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[News Focus] Moon renews push for ‘H-shaped belt’

With sanctions intact, government reiterates denuclearization precedes economic cooperation with NK

President Moon Jae-in’s visit to Pyongyang on Tuesday with leaders of the nation’s top conglomerates and public companies aims to foster peace on the Korean Peninsula and eventually realize a new economic road map on the basis of denuclearization.

The new economic road map for the two Koreas, one of Moon’s 2016 election campaign pledges, involves a strategy to develop and connect economic zones on the east and west coasts of the Korean Peninsula, as well as the Demilitarized Zone, in the form of an “H-shaped economic belt.”

On the east coast, the plan aims to jointly develop Kumgangsan as well as the cities of Wonsan, Tanchon, Cheongjin and Rason in the North, emphasizing energy and resources in the hope of eventually expanding into Russia’s Far East.

For the west coast, the plan is designed to develop logistics and transportation belts by connecting Gyeonggi Province in the South with the Kaesong industrial park and the cities of Pyongyang, Nampo and Sinuiju in the North, with the ultimate goal being to reconnect the Korean Peninsula with Shanghai and the rest of Northeast Asia.

There are also plans to create tourism belts connecting Seoraksan, Kumgangsan, Baekdusan and the Demilitarized Zone.

Ministry of Unification
Ministry of Unification

Moon gave North Korean leader Kim Jong-un materials related to the new economic road map on a USB memory stick when they met in April.

The business delegation for this week’s summit also includes a number of CEOs from public companies responsible for the nation’s social overhead capital in addition to the leaders of the top four conglomerates, Samsung, SK, LG and Hyundai Motor.

They include Korea Electric Power Corp. CEO Kim Jong-kap, Korea Railroad Corp. CEO Oh Young-sik, Korea Tourism Organization CEO An Yeong-bae and Korea Development Bank Chairman Lee Dong-gull.

The delegation is scheduled to meet with Ri Yong-nam, the deputy prime minister for economy of North Korea, on the first day of the visit, said Moon’s chief of staff, Im Jong-seok, Monday.

However, the South Korean government is still cautious about economic discussions as the North still faces sanctions from the United Nations.

UN Security Council Resolution currently restricts overseas activity by North Korea, to block cash flow to the country.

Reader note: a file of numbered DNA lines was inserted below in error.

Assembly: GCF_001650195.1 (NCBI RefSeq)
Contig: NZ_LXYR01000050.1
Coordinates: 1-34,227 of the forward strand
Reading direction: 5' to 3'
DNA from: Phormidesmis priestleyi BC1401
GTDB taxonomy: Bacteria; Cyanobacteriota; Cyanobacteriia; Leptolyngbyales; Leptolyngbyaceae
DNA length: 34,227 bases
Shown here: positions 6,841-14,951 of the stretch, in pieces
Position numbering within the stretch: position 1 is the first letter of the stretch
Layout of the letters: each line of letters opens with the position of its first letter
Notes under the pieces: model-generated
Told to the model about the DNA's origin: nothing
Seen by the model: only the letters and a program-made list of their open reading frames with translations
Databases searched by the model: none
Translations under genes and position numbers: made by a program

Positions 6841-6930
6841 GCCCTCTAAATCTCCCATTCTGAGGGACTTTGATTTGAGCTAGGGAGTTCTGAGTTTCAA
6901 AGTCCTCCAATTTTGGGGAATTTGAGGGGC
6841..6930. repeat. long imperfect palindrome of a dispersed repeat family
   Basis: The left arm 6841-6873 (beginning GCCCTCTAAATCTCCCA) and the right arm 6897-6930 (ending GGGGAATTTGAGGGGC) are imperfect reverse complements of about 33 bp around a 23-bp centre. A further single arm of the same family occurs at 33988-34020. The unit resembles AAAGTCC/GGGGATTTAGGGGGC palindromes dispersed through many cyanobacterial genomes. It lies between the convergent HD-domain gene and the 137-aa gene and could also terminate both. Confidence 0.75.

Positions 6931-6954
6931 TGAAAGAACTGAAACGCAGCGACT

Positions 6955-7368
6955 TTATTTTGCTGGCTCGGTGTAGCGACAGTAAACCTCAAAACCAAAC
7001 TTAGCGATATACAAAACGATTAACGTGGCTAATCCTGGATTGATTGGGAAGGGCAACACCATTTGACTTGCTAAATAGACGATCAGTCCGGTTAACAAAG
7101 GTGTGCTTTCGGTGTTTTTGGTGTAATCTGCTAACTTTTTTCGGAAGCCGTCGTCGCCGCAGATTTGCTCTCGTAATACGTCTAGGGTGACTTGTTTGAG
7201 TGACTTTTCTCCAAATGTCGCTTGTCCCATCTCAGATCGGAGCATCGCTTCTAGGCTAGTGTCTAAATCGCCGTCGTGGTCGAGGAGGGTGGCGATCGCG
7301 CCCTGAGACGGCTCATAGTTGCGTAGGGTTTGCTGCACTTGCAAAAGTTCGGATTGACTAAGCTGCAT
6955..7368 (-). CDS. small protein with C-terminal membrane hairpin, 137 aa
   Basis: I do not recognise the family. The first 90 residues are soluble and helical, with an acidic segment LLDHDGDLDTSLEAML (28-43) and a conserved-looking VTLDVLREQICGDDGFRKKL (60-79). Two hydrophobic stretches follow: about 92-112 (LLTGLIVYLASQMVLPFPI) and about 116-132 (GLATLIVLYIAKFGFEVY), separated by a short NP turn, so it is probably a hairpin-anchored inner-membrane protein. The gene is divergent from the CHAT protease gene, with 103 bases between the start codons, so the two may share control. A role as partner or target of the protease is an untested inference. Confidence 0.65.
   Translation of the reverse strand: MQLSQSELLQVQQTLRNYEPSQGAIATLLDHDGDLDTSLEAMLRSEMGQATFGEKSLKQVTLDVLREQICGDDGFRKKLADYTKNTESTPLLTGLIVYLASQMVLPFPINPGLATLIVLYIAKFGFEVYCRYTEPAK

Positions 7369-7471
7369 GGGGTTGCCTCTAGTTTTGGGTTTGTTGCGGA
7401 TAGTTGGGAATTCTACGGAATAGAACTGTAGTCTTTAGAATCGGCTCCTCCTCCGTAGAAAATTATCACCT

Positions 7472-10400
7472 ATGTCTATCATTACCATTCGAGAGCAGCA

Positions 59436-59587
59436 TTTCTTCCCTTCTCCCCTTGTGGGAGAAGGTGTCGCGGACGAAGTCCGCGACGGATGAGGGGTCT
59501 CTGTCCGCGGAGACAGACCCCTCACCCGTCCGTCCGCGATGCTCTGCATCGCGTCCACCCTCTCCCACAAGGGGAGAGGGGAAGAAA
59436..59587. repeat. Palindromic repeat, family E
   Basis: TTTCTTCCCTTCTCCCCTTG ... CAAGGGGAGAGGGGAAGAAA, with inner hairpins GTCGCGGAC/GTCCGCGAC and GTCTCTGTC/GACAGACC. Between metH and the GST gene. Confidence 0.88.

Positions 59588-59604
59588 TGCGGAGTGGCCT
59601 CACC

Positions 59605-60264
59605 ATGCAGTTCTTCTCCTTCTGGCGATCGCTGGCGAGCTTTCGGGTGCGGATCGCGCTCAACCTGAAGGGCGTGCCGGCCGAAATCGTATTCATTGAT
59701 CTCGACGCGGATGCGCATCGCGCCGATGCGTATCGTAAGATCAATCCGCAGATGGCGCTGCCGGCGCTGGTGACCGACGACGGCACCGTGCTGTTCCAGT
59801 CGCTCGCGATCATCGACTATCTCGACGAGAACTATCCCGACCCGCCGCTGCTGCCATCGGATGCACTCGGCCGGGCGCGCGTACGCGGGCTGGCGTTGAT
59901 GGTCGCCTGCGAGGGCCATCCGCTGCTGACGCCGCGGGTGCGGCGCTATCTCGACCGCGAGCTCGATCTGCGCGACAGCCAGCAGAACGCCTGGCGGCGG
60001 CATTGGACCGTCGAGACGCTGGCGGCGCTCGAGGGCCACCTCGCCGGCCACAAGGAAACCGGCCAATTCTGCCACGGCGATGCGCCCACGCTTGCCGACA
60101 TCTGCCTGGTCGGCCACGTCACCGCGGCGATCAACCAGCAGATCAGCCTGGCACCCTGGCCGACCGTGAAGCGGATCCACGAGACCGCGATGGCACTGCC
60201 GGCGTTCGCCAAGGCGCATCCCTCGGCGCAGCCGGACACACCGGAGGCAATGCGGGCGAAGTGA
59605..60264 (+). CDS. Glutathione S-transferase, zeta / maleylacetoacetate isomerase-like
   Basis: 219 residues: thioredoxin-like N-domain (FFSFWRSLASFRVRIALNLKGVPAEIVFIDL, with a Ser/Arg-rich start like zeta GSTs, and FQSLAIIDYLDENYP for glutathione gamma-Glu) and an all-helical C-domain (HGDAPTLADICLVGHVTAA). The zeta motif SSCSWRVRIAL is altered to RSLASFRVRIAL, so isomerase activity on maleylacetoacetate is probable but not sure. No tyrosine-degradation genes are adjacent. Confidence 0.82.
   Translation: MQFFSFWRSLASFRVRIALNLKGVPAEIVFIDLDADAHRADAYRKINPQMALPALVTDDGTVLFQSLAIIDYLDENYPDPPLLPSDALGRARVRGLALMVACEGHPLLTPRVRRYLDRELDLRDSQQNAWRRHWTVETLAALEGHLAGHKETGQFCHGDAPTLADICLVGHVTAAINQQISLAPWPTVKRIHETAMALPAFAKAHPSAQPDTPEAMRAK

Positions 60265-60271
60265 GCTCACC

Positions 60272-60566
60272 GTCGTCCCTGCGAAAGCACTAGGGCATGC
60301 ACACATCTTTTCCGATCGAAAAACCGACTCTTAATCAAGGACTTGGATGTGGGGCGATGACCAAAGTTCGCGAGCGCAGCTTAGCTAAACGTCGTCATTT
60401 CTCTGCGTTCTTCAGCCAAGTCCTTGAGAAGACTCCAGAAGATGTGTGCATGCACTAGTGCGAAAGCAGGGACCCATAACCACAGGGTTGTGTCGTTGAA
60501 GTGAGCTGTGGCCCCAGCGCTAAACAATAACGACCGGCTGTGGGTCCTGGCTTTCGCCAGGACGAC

South Korean President Moon Jae-in (L) and North Korean leader Kim Jong-un (KCNA-Yonhap)
South Korean President Moon Jae-in (L) and North Korean leader Kim Jong-un (KCNA-Yonhap)

“Because very strong sanctions are imposed (on the North) by the international society, there is a distinct boundary between what we can and cannot implement,” Im said during a press briefing on Monday.

He also tried to downplay expectations about the roles of the business leaders who are slated to visit the North.

“Their visit is not special. It is too early to talk about a specific agenda. Now is not the time for that,” he added.

The US called for an urgent meeting of the United Nations Security Council on Monday to address recent efforts by Russia to undermine UN sanctions against North Korea.

“The United States is as committed as ever to continuing to enforce those UN Security Council resolutions,” Pompeo was quoted as saying by NBC News.

“We believe they are central to President Trump’s efforts to convince Chairman Kim that full, final denuclearization of the Korean Peninsula is necessary,” he was quoted as saying.

Uncertainty related to the two Koreas’ economic cooperation has led to stock market volatility this month.

"With the massive participation of the business moguls in the third summit, there is a high expectation for the economic cooperation of the two Koreas. Still, it is hard to predict portfolios due to the risk factors of the North,” said Kim Byung-yeon, an analyst from NH Investment & Securities.

By Shin Ji-hye (shinjh@heraldcorp.com)
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